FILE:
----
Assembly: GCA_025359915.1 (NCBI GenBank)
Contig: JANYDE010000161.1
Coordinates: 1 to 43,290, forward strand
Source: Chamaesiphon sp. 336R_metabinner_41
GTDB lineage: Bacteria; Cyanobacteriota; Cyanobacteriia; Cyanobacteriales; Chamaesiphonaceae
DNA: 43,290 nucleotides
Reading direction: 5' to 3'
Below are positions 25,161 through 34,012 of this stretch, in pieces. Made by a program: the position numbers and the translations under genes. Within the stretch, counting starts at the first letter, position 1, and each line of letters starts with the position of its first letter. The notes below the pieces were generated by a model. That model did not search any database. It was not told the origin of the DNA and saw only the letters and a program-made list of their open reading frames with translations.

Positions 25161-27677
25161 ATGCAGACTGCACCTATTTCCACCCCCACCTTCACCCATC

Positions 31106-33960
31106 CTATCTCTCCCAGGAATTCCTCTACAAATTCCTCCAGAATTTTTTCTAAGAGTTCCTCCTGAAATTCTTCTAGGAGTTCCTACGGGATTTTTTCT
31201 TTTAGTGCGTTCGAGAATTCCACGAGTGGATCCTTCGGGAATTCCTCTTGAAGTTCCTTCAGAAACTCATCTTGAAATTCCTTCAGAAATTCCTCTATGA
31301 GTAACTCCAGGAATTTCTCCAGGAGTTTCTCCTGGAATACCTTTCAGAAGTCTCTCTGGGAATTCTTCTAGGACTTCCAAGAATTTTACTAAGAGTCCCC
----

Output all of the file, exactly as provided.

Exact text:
Assembly: GCA_025359915.1 (NCBI GenBank)
Contig: JANYDE010000161.1
Coordinates: 1 to 43,290, forward strand
Source: Chamaesiphon sp. 336R_metabinner_41
GTDB lineage: Bacteria; Cyanobacteriota; Cyanobacteriia; Cyanobacteriales; Chamaesiphonaceae
DNA: 43,290 nucleotides
Reading direction: 5' to 3'
Below are positions 25,161 through 34,012 of this stretch, in pieces. Made by a program: the position numbers and the translations under genes. Within the stretch, counting starts at the first letter, position 1, and each line of letters starts with the position of its first letter. The notes below the pieces were generated by a model. That model did not search any database. It was not told the origin of the DNA and saw only the letters and a program-made list of their open reading frames with translations.

Positions 25161-27677
25161 ATGCAGACTGCACCTATTTCCACCCCCACCTTCACCCATC

Positions 31106-33960
31106 CTATCTCTCCCAGGAATTCCTCTACAAATTCCTCCAGAATTTTTTCTAAGAGTTCCTCCTGAAATTCTTCTAGGAGTTCCTACGGGATTTTTTCT
31201 TTTAGTGCGTTCGAGAATTCCACGAGTGGATCCTTCGGGAATTCCTCTTGAAGTTCCTTCAGAAACTCATCTTGAAATTCCTTCAGAAATTCCTCTATGA
31301 GTAACTCCAGGAATTTCTCCAGGAGTTTCTCCTGGAATACCTTTCAGAAGTCTCTCTGGGAATTCTTCTAGGACTTCCAAGAATTTTACTAAGAGTCCCC